How to Design Attractive Feature Images for Content Marketing and Social Media

How to Design Attractive Feature Images for Content Marketing and Social Media

Design is a huge component of digital marketing. For all the social platforms, emails, resources, and product guides —  marketers need strong images. If you’re a lucky marketer, you have a creative agency on the payroll that delivers high-resolution, sophisticated images for ad campaigns. If you’re on the scrappier side, there’s a good chance that you’ll have to design images yourself.

Luckily there are a plethora of tools out there that make it easy to make your own image such as Canva which supply both the imagery, text, and coloring options. If you’re interested in creating something from scratch, you can also use a tool like Adobe Illustrator or Photoshop. But working with the right tools is just a start. You’ll find that while these programs make creating images faster, creative design for marketing can still be a challenge.

Here are the seven steps to creating brand content and imagery for digital marketing:

Find the right size

It’s important to keep in mind how images will display when linking to your blog or content. For example, does the platform cut off images that are too tall or stretch out images that are too thin? For our featured images we go with 1200px by 630px which we’ve found to the dimensions that work well across platforms. Scraawl marketing posts primarily on Facebook, Twitter, and LinkedIn, with some posts on YouTube. Having a consistent size really cuts down on the amount of work.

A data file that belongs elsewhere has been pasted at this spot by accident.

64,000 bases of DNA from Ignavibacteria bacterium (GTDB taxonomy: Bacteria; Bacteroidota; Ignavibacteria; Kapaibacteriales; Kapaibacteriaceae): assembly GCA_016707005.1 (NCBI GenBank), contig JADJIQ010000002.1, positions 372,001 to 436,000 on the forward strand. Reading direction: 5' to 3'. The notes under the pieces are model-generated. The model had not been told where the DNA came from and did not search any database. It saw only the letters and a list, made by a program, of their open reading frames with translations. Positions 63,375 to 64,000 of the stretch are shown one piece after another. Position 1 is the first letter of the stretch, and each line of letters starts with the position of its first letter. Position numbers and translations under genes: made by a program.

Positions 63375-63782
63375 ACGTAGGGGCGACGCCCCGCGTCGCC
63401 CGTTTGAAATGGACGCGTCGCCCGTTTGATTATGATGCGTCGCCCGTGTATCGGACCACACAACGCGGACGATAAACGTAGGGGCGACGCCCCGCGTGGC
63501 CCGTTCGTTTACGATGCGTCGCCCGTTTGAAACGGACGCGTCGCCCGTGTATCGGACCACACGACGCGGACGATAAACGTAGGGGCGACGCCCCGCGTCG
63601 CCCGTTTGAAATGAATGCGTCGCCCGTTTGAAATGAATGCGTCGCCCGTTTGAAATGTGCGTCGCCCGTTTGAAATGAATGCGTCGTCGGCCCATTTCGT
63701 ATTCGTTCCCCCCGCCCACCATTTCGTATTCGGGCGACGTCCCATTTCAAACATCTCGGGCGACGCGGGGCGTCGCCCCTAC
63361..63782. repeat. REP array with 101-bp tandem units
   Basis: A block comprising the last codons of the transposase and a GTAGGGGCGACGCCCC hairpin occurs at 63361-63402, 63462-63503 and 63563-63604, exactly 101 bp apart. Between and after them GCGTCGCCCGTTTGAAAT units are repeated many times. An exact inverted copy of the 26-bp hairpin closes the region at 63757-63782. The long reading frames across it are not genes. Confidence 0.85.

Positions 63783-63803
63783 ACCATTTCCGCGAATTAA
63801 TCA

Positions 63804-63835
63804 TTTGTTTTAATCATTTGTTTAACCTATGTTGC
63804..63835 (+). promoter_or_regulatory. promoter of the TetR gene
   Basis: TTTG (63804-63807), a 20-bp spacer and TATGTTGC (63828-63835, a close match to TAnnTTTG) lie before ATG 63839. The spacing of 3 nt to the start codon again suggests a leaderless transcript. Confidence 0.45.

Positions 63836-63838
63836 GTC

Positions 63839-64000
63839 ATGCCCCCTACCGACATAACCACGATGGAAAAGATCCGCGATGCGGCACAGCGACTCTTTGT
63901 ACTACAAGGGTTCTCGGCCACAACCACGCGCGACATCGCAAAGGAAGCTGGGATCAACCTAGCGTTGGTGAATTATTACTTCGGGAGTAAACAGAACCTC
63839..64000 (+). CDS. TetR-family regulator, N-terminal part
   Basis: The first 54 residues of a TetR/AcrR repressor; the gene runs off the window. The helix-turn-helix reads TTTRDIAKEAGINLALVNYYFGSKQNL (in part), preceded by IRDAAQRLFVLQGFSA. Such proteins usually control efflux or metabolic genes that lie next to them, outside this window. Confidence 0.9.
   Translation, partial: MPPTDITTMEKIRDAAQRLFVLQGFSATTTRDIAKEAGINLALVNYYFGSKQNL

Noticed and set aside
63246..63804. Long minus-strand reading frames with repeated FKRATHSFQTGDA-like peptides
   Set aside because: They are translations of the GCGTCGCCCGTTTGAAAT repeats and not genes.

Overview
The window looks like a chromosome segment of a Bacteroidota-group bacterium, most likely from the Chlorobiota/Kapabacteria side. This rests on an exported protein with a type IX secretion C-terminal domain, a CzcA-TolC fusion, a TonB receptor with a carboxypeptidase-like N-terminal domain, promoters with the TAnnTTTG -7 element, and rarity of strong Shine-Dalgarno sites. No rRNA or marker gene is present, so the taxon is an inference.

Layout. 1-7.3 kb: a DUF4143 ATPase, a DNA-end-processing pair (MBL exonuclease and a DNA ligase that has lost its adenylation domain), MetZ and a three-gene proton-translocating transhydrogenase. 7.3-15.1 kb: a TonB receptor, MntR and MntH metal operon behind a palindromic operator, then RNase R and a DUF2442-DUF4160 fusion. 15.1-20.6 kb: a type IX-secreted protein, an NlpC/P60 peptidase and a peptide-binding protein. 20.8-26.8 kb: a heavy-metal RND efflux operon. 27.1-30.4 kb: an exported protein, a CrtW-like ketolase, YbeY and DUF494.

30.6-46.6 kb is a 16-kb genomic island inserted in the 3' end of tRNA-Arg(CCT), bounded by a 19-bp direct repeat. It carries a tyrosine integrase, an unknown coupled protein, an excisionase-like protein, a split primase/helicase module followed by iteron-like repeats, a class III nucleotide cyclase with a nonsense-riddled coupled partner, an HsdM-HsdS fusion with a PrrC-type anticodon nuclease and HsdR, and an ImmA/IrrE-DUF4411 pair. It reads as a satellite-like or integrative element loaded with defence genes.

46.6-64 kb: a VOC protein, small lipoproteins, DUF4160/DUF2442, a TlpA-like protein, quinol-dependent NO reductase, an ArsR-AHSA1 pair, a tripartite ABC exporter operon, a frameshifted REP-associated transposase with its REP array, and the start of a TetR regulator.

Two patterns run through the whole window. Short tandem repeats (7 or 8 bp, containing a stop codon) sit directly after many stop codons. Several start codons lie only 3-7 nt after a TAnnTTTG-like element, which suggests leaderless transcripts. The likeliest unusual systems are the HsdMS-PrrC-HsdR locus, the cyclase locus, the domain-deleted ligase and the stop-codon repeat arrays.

If you’re working within Illustrator or any Adobe product it’s easy to set the height and width when creating a new product. In the figure below you’ll see the dimensions options to the right side.

Once the image dimensions are set, you can start thinking about the elements of your design, starting with your branding.


Work with clear branding guidelines

If your brand has a visual style guide, use it! Visual style guides are the bible when it comes to your brand’s marketing. They often state rules for placement, sizing, and color of your logo. Additionally, they offer guidance on the appropriate color palette for branding materials and images.

If you’d like to look at an a example YouTube’s Brand Resources is a great page that clearly elucidates what can and cannot be done with their logo. As a result, YouTube’s logo remains consistent, even if used by a multitude of content creators.

But what if your brand is, well, brand new and does not have a visual style guide? Instead of drifting off into a design abyss where everything is comic sans and magenta, let’s take a look at the next step, picking your colors.